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Concerns over N. Korea reactor

US fears fuel rods ready for weapon

WASHINGTON -- The apparent shutdown of a nuclear reactor in North Korea is raising concerns among Bush administration officials that Pyongyang has completed the task of producing spent fuel rods laced with weapons-grade plutonium.

But a US official familiar with the situation said there could be at least two other possibilities, neither of which is troubling: that the reactor has run into mechanical trouble or that North Korea is bluffing in order to raise anxieties.

In the past, North Korea has claimed to have taken major steps in its pursuit of a nuclear weapons arsenal, and only some of those claims are credited by US analysts as genuine. Even so, North Korea is believed to have already produced at least one atom bomb and the United States, China, Japan, South Korea, and Russia are trying to negotiate elimination of the nuclear weapons program.

North Korea had agreed to return to the bargaining table last September after a three-month hiatus but since then has refused to resume the six-nation talks.

Reflecting growing impatience, White House spokesman Scott McClellan said the administration would consult with its partners about taking the issue to the UN Security Council if the talks remain sidetracked.

''That's one possibility," McClellan said, without offering any timetable for action.

At the State Department, spokesman Richard Boucher said, ''They need to come back to talks if they are going to solve their problems, and that's where our focus remains."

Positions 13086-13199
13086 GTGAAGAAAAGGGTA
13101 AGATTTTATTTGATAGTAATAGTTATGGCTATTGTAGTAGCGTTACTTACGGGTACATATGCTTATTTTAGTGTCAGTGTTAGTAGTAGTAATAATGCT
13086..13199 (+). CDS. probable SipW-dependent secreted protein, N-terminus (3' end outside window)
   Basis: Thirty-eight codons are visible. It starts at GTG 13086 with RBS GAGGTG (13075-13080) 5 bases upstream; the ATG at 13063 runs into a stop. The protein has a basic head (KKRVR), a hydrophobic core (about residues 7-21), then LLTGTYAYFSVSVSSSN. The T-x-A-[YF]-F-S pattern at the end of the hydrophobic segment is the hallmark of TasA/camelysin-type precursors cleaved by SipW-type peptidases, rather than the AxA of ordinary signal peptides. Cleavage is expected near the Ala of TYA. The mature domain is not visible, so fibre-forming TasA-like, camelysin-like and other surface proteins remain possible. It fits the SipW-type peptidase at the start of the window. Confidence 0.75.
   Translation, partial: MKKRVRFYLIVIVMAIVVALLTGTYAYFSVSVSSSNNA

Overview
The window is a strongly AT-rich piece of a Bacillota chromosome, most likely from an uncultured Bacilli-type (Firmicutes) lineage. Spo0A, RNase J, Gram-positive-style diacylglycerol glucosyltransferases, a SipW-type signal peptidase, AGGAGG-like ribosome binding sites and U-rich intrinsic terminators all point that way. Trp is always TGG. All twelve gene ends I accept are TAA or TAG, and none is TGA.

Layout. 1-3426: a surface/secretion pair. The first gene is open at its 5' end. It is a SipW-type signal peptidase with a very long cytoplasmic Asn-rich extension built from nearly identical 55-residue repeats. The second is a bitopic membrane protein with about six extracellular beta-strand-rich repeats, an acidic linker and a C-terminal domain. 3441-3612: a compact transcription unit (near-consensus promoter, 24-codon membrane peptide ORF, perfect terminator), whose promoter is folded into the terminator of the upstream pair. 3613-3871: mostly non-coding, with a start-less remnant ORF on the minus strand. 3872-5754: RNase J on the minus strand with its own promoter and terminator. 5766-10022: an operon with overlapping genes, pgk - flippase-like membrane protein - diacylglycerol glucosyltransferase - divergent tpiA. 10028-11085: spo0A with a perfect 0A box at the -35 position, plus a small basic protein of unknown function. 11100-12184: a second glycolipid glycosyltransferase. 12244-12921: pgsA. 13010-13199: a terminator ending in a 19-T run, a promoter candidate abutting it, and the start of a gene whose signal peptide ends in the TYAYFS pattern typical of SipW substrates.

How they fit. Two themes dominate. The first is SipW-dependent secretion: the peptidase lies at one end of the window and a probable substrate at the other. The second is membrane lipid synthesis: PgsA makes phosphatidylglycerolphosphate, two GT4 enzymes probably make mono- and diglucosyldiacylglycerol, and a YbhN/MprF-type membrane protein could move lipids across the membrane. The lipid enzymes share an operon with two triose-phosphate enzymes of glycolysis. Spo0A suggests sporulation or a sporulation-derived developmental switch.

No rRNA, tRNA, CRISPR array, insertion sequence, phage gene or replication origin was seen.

The shutdown of the reactor in North Korea's main nuclear complex at Yongbyon was detected by what US analysts refer to as ''overhead imagery," which could involve spy satellites, but not always.

The idea is to look for cessation of smoke or for significant changes in the readings of thermal or radar counts, said a US official speaking on condition of anonymity.

''This is entirely feasible, but for us to know for sure, we'd have to be physically there ourselves and this is no longer the case," said Melissa Fleming, a spokeswoman for the International Atomic Energy Agency.

In Seoul, meanwhile, Kim Sook, director general of North American affairs at South Korea's Foreign Ministry, told KBS Radio that a shutdown of a nuclear reactor at Yongbyon had been confirmed.

Yongbyon houses a reactor that generates spent fuel rods laced with plutonium, but they must be removed and reprocessed to extract the plutonium for use in a weapon. Fleming confirmed that rods can be removed only if the reactor is shut down.

North Korea restarted the reactor after expelling UN monitors at the end of 2002. Its refusal to resume negotiations has provoked behind-the-scenes quibbling among the United States and its partners over bargaining tactics.

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